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IGF 2008 Finalists: Invisible handlebar.

Yesterday we began our series of IGF previews with a little look at the excellent World of Goo; today we're examining its fellow Seumas McNally Grand Prize nominee Audiosurf.

One of the more esoteric entries to the IGF, Audiosurf was created with the intention of combining music visualisers with fast-paced gameplay. It's the kind of collision of concepts that we've seen in various forms over the years, but it's never been done quite like this. What's perhaps most striking about the game is that it's so straightforward to get into: load up whatever MP3 you want from your PC and jump right in. You're presented with a little ship racing down an undulating track - a track that moves in time with the music. Once in flight, you take control with the mouse and keyboard and find yourself playing along to the music, your music. It's immediately obvious what you have to do, even without the excellent tutorial. As you zoom you collect coloured blocks, again in time with the beats. Collect groups of three similar colours for high score. It's not-quite-rhythm-action and it's fantastically accessible.

It's also one of those games that can either be a slouched chill-out experience or an eye-gouging challenge. While the visuals do have that space-room-projector feel to them, there's nevertheless a fast and tricky game here. Developer Dylan Fitterer has talked about how his work was heavily inspired by SEGA's psychedelic rail-shooter Rez, and you can see it in how Audiosurf's sound and visuals come together. It's an altogether different gaming experience, however, since despite the rail-shooter appearance it's actually something rather more like a high-speed puzzler. Racking up sets of the right kind of colour can become compelling, even borderline frustrating, as you surge relentlessly along the musical puzzle-hybrid of your choosing. If there's a distinct problem I'd say it's how the important puzzle elements sit in your visual field. I found myself losing track of what I had collected at the bottom of the screen because I was so preoccupied with watching what was coming next along the course. Managing these two things is a skill that will take a bit of practice if you're not going to languish in low-score land.

Wipeout it ain't, but you can still listen to the Chemical Brothers if you want.

Nevertheless while zipping along the tracks (with that double meaning in tow) you find yourself gathering a kind of inertia: an ongoing gameplay momentum. Audiosurf has that vaguely hypnotic puzzle-rhythm that you get in games like Tetris or Bejewelled. It's not that Audiosurf is quite as mind-lockingly compulsive as these games, but you do play to the soundtrack of your choice, and that's a pretty big factor in the overall experience. Add to this a bunch of extra gameplay options, such as different "characters" that can be selected to change your on-track abilities (moving blocks around in your path, and so on) and you've got a healthily-sized slice of game.

Of course what's most interesting about Audiosurf as a piece of design is the music processing system that turns your MP3 into the game track. The program analyses the track before you play, creating the pacing and the gameplay space that you're going to be surfing through. This means that as the music peaks, so do the visuals that surround your game. If you're in a particularly intense section, then the chances are that the music will be rising as you play. When the music hammers home its major releases, so the neon track scintillates around you. As you'll see when you have a play of Audiosurf (because I'm sure every gamer and his roadie will want to take a look at this), it's a deeply impressive effect, especially when the program takes just a few seconds to figure out how to deliver your MP3 back to you in audio-visual gameplay form.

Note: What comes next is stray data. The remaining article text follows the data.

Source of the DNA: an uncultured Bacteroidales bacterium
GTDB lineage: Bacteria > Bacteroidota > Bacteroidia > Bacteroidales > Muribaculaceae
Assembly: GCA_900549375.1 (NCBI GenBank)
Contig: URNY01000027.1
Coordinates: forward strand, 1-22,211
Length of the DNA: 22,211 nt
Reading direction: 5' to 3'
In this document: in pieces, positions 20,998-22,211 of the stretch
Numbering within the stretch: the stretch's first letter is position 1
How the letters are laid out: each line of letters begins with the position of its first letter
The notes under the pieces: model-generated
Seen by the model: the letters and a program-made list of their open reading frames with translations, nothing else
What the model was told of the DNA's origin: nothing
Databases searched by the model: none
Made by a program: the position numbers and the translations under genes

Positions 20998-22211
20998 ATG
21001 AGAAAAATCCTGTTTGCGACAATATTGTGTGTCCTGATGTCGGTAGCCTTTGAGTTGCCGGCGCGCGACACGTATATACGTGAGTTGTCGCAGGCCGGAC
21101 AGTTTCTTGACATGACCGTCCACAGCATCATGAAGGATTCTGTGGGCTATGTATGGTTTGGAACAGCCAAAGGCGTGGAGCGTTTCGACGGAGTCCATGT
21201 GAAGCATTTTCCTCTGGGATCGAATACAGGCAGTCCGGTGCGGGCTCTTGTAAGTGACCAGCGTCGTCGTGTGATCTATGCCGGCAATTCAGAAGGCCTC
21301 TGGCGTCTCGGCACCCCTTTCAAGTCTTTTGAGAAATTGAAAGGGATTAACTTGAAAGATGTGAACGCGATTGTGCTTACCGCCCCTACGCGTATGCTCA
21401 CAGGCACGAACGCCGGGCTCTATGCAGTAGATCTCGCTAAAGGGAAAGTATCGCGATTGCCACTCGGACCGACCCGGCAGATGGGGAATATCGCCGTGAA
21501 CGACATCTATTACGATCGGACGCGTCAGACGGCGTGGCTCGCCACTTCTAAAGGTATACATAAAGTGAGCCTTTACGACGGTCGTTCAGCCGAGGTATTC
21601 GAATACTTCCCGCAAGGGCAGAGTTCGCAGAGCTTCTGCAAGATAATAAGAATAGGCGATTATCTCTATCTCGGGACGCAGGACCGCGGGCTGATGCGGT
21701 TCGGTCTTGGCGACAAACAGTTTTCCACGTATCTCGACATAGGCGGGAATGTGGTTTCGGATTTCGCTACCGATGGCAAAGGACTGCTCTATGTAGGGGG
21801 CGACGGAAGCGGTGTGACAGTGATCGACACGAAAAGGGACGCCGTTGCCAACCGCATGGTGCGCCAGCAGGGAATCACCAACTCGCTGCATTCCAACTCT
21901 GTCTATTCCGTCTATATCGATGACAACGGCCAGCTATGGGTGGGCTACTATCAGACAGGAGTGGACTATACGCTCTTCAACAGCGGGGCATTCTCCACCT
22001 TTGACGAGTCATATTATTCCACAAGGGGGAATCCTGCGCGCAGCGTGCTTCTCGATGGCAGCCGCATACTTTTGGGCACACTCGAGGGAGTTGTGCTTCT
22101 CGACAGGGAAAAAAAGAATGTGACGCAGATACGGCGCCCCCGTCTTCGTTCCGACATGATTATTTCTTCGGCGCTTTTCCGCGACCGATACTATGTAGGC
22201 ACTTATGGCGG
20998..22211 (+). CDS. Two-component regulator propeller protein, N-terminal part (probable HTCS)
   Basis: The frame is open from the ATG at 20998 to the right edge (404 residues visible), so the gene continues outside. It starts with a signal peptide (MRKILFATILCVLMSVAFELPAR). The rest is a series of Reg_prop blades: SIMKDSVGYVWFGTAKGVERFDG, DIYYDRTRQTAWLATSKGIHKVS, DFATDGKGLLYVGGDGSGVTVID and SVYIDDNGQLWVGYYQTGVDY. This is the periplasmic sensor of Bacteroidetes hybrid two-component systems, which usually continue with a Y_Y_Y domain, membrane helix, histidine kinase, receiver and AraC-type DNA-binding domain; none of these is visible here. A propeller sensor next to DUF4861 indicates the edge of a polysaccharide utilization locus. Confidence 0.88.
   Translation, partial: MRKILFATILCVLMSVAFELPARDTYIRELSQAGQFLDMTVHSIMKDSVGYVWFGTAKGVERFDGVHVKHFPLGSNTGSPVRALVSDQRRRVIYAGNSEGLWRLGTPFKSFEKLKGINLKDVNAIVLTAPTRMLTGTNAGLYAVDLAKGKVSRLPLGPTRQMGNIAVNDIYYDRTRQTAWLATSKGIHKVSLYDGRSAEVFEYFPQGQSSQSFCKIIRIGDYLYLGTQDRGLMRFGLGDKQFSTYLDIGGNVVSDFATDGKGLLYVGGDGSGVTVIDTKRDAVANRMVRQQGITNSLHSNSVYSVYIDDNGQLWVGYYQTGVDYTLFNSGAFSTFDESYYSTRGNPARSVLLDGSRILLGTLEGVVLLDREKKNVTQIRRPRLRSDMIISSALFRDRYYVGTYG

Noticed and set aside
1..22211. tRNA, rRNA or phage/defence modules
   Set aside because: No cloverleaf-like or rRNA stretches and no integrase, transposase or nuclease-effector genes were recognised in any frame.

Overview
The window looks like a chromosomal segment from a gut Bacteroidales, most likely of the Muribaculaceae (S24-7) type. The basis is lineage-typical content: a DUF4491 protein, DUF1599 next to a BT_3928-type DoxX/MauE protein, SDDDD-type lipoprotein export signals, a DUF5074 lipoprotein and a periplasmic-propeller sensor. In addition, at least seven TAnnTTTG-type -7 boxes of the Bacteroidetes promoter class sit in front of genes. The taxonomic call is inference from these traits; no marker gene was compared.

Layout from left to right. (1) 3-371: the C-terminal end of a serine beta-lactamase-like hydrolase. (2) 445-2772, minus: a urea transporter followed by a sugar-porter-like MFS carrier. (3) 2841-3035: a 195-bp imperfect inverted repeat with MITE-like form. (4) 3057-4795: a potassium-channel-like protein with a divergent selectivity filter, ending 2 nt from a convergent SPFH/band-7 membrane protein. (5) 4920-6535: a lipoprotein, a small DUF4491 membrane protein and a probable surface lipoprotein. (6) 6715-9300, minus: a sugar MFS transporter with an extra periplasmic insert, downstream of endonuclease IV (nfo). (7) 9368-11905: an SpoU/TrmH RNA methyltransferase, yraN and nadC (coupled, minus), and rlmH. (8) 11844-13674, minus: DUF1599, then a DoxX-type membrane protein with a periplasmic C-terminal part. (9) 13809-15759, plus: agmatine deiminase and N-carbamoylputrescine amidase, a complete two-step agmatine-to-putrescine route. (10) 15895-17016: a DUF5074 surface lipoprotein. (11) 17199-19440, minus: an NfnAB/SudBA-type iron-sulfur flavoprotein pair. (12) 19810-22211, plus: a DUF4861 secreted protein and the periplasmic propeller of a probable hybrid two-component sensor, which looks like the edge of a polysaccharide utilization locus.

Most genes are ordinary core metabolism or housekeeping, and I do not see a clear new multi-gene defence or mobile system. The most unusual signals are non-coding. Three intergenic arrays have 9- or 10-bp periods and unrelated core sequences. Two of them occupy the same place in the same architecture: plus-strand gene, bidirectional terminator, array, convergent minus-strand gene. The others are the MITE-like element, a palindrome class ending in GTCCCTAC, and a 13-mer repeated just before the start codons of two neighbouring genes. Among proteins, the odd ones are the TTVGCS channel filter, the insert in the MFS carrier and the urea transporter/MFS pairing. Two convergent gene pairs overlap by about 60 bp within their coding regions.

The track changes and pulsates to the noize of your phat choons, or something.

So yes, Audiosurf's core concept is a remarkable trick, and one of those things that games do that seems vaguely magical to my stone-age understanding. What's most important, of course, is that because this system allows the game to process any MP3, you're going to be playing it with a soundtrack defined entirely by you. I played Audiosurf across a range of genres, from warbly ambient weird through to the most twitchy math rock, and the shape of the song altered the experience remarkably. It's hardly surprising: any game that allows you to import your own tunes ends up taking on some thematic character of whatever you're listening to. For maximum incongruence I recommend playing some absurd jazz and following it up with the heaviest beats you can lay your hands on. (And in the game.)

Ultimately it's an intriguing piece of design that, after being honed over a long period by a single inspired designer, has now entered a mature phase in which I'd expect to see a much wider audience taking notice of it. He's had a little help polishing it up, and the interface is brilliant, suggesting that it might just get sucked up by one of the console online services, or find itself a niche as a commercial entity. But I still can't see it winning the grand IGF Award, for one simple reason: it's too easy to become frustrated with the most basic system of picking up blocks. I suspect the sheer pace of Audiosurf might well be too much for some, especially over a busy or sustained track. Ten minutes of Squarepusher and my brain had begun to collapse in on itself. Unlike other IGF final candidates, this isn't going to be a game that utterly consumes your leisure time. And I think that alone will be the deciding factor.

Check out Audiosurf's website for more details.

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Jim Rossignol avatar

Jim Rossignol


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